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Nail Puller

Although at first look this tool might seem like a Rube Goldberg design, on closer inspection you appreciate the ingenuity of its designer.  I can’t attest to how well it actually works, but it definitely looks cool.

Strike the top of this 8″ tool like you would a chisel to get the narrow 5/32″ jaws underneath the nail head. When you attach your hammer to either the top or side of the puller and lever against the fulcrum, the spring loaded jaws close to grip the nail.

Add this nail puller to your collection of eccentric tools for $15.

Forged Nail Puller [Lee Valley]

 

7 Responses to If Rube Goldberg Designed A Nail Puller

  1. Fred says:

    This looks like a smaller version of my old #56 (Crescent – Bridgeport) slide hammer nail puller. The #56 is 2 foot long – has jaws that are set by slamming down the slide hammer – and a similar fulcrum for lever-ing out the nail. Good for removing nails from pallets – or other uses where the final look is not too important.

  2. Its funny, I was strolling around the aisles of a local big box this morning and What did I see on the shelf? A Crescent #56 nail puller

    I’d never seen anything like these pullers — then as soon as I post it they come flying out of the woodwork!

  3. Everyone loves a nail puller, but I think that when my first few models finally hit the market, they’ll mark this one solved! If you want to see my basic early prototype, go to youtube and search “nail jack”. I’m almost on the market, but it’s taken a lot of work, because I’ve had to do it so far by myself.

  4. Keith says:

    These look like the nail-pulling version of the “Grandpa’s Weeder” tool. (Which is awesome)

    http://www.gardenhardware.com/grandpas-weeder1.html

  5. mike foley says:

    Can you believe that the Nail Jack and Nail Hunter are still a few weeks away? Youch!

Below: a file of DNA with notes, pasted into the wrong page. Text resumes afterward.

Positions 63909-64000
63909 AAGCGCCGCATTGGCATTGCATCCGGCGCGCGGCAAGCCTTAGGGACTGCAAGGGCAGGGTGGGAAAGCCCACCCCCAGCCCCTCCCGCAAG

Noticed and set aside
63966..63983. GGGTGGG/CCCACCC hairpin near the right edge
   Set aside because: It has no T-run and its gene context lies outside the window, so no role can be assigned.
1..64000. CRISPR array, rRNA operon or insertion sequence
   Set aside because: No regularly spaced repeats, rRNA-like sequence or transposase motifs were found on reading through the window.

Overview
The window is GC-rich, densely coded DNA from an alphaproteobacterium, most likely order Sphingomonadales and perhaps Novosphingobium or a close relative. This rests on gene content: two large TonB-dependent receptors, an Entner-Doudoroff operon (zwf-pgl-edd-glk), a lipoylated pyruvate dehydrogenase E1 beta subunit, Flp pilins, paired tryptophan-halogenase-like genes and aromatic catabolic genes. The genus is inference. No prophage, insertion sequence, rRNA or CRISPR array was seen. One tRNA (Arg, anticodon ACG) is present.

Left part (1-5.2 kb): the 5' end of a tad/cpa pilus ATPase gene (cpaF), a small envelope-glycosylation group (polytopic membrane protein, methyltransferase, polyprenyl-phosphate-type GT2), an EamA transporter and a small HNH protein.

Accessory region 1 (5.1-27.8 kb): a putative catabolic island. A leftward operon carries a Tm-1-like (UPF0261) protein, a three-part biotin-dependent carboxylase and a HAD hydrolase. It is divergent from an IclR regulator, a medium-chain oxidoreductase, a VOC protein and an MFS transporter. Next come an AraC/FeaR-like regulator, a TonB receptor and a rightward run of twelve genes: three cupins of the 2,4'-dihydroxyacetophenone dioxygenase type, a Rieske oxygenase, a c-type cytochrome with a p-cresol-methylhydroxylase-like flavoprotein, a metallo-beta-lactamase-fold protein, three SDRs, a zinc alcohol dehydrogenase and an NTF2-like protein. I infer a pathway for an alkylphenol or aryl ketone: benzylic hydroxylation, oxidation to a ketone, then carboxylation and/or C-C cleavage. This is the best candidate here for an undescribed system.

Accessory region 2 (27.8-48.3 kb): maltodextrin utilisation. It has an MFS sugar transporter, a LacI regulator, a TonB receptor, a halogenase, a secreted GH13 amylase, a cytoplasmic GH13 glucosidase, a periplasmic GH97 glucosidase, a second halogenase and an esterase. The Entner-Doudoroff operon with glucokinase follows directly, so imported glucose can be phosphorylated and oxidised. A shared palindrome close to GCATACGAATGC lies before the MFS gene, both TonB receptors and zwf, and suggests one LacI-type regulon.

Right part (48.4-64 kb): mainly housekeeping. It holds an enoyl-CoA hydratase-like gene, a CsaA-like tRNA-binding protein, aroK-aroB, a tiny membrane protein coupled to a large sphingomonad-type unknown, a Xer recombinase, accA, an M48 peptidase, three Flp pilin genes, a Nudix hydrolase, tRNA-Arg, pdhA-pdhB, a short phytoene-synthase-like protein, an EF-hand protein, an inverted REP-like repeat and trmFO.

6. Mike says:

    I was looking for a cheaper version of the famous Crescent 56 a few years ago and bought this. This is a LOT smaller and lighter (& 1/3 the price) – about the size/weight of a standard nail puller 🙂 The only downside in the comparison is that the Crescent is potentially usable one-handed (…after a lot of practice). I teach construction and I’ve used this tool to pull countless headless, fully-buried nails that students have errantly driven (then pulled the heads off of trying to get them out with standard nail pullers). It does take a little practice to use this tool, but it gets the job done, with less damage to the material than a standard nail puller. I just came online to buy another, and found this blog so I thought I’d post my experience with it. It’s easily the best nail puller I’ve ever owned.

  7. Virgil says:

    I can’t quite get the hang of this tool. More often than not, my hammer slips off the little tangs, or the tool cuts the nail instead of pulling (in spite of the teeth being rather blunt right from the store). Every once in a while I get a nail pulled. Too bad; I really WANTED to like this tool.

    Congratulations on your nail jack, Mike. That looks like quite the tool indeed!

    V.

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